SC seeks Centre’s reply on feasibility of Uniform Civil Code

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The Supreme Court on Monday ordered the Centre to make its stand clear on the viability of enacting a Uniform Civil Code (UCC) in the country within three weeks.

When addressing a number of petitions seeking uniformity in the laws governing succession, adoption, guardianship, and maintenance, a bench made up of the Chief Justice of India (CJI) U. U. Lalit and justice S. Ravindra Bhat noted that these issues are various “facets” of the UCC and instructed the Center to file its response on each aspect separately.

“These petitions are seeking common marriage, divorce, adoption, succession, and maintenance laws. What is the difference between these matters? They are all facets of the Uniform Civil Code, “the bench said.”

It also added, “Let a comprehensive response be filed, indicating the stand of the Union government in respect of the issues raised in this batch of petitions.”

Ashwini Kumar Upadhyay, a lawyer and BJP leaders, and Lubna Qureshi, another petition, have pointed out irregularities in the various divorce, marriage, succession, adoption, and support rules that apply to different religious.

In his plea, Upadhyay sought uniformity in the grounds on which divorce is granted. Adultery is a problem for Hindus, Christians, and Parsis but not for Muslims, he said.

Likewise, incurable leprosy is a ground of divorce for Hindus and Muslims but not for Christians and Parsis. Also, underage marriage is a ground of divorce for Hindus but not for Christians, Parsis, and Muslims, “he added.

In the case of adoptions, only Hindus have a codified law under which an adopted child has the right to inherit property and be recognised as a biological child of the adoptive parents, Upadhyay said. He said the case is not the same for Muslims, Christians, and Parsis.

Upadhyay’s petition also said women across religions ought to be treated equally. He said that religious practises which deny them their fundamental rights should not be protected.

“We are considering what response the Centre will file and what kind of judicial process we can issue in this matter. Assuming we might issue a mandamus (writ giving a direction), “Can we issue a mandamus itself is in question and also whether you intend to place such a bill in Parliament,” the bench said.

Appearing for the Centre, solicitor general Tushar Mehta said it would essentially be a question of law. “If need be, we will put in a reply in three weeks,” he said.

Opposing the pleas, the All India Muslim Personal Law Board and a Muslim woman, Amina Sherwani, filed intervention applications in the top court, alleging attempts were being made to bring in the UCC through the backdoor.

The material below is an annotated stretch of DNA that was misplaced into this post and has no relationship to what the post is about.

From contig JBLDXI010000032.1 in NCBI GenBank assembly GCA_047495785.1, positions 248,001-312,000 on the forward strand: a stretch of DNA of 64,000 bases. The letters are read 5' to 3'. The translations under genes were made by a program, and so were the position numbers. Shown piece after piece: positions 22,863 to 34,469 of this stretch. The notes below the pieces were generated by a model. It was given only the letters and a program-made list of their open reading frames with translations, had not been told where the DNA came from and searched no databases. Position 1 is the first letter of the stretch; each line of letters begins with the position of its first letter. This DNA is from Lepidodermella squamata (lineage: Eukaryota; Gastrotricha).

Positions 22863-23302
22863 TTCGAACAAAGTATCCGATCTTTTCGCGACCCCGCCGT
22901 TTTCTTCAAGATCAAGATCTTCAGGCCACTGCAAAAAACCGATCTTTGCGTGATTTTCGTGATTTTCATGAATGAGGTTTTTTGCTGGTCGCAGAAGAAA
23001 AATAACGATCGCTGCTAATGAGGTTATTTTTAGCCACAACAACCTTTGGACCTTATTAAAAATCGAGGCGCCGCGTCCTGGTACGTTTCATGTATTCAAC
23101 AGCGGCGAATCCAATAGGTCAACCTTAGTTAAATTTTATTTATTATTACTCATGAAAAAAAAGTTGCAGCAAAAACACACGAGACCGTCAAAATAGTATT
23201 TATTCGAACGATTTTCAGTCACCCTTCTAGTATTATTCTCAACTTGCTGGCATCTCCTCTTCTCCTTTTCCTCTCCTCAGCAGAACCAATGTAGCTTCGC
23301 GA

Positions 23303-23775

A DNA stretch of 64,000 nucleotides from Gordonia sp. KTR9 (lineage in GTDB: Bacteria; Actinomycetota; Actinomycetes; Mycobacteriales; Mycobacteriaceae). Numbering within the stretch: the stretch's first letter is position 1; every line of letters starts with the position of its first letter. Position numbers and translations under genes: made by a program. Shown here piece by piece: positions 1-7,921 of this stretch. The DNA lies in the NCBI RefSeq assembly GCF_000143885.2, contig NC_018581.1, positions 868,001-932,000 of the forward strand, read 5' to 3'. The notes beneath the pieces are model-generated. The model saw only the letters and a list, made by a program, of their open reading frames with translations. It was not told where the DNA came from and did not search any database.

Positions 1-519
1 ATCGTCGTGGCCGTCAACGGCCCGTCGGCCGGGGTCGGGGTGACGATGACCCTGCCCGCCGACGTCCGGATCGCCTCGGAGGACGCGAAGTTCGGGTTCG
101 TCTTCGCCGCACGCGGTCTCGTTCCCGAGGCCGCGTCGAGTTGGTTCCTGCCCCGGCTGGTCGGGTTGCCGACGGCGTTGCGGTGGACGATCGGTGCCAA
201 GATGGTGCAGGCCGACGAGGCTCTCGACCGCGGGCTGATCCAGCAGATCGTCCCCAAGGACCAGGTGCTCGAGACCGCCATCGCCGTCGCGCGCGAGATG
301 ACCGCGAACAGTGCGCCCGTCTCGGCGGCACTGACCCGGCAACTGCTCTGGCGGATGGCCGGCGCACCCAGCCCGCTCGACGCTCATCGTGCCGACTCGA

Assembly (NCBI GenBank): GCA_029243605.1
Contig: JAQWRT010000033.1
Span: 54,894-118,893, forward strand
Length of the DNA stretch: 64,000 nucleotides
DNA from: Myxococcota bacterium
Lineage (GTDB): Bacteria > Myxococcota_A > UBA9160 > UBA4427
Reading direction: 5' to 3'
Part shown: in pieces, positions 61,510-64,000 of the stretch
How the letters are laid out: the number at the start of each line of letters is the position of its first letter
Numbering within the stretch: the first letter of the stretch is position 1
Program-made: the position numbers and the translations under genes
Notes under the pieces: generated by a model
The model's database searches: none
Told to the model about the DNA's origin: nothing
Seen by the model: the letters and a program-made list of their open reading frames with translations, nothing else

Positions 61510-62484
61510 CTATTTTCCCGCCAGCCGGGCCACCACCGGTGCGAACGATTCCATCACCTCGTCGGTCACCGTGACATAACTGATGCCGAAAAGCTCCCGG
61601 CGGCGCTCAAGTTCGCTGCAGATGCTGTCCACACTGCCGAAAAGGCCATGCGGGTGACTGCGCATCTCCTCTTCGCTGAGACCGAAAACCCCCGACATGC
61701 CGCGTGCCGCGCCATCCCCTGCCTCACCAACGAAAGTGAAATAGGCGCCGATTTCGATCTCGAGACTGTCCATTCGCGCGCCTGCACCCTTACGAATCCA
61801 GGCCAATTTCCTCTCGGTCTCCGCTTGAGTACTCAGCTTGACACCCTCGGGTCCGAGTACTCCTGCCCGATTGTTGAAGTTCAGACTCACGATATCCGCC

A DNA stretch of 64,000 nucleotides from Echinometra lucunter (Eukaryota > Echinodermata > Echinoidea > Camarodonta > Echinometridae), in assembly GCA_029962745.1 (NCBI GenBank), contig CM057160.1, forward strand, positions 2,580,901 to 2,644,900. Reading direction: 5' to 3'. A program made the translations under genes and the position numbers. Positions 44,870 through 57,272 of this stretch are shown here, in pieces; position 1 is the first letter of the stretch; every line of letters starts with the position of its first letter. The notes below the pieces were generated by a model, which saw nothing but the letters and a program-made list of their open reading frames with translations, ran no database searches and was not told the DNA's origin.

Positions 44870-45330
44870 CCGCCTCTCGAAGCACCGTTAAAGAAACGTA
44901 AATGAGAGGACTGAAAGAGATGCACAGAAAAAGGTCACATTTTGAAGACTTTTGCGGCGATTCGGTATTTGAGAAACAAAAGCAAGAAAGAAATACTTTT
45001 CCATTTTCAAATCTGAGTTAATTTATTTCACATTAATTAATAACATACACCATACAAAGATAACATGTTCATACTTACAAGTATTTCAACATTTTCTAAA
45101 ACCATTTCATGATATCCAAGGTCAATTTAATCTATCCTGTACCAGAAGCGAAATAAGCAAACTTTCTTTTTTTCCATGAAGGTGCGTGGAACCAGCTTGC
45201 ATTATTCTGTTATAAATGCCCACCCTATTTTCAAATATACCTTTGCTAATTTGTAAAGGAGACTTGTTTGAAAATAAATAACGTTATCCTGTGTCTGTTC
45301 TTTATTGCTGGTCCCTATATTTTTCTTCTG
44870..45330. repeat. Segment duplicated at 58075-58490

In appearing for the Muslim Personal Law Board, senior advocate Huzefa Ahmadi, along with advocate M R Shamshad, said Upadhyay, in 2015, had raised similar prayers in a writ petition filed in the top court, from which he withdrew.

The BJP leader later filed a petition seeking enforcement of the UCC before the Delhi high court, which is still pending, the lawyers said.

Huzefa told the bench that the petitioner should be asked to produce the record of his earlier plea because he had neglected to include this fact in the current batch of petitions.

Although the Supreme Court had previously encouraged the centre to consider creation a UCC, the judiciary has left it to the legislative branch’s wisdom rather than stepping into the purview of parliament.

Taking note of the submissions, the bench told Upadhyay: “You should be fair to this court. Check your petition and file the same before us on the next date of hearing. “

Upadhyay said his earlier petition was on implementing Article 44 of the Constitution, which says “the state shall endeavour to secure for the citizens a uniform civil code throughout the territory of India.”

I am not seeking UCC. In these petitions, I have endeavoured to show anomalies that exist in the country which make laws on marriage, divorce, adoption, maintenance, and succession apply differently to women of different religions. “This violates their fundamental rights under Articles 14 (equality), 15 (right against discrimination) and 21 (life and liberty),” he said.

To this, the bench said: “Even matrimonial issues are one of the facets of UCC.”

The Muslim Personal Law further let the court know that the same petitioner had preciously contested “nikah halal” and other types of Muslim marriage, and that he is currently pleading similar arguments before a constitution bench.

The court demanded information on the Supreme Court’s pending cases requesting uniform marriage laws and ordered that they be filled alongside the current batch of petitions.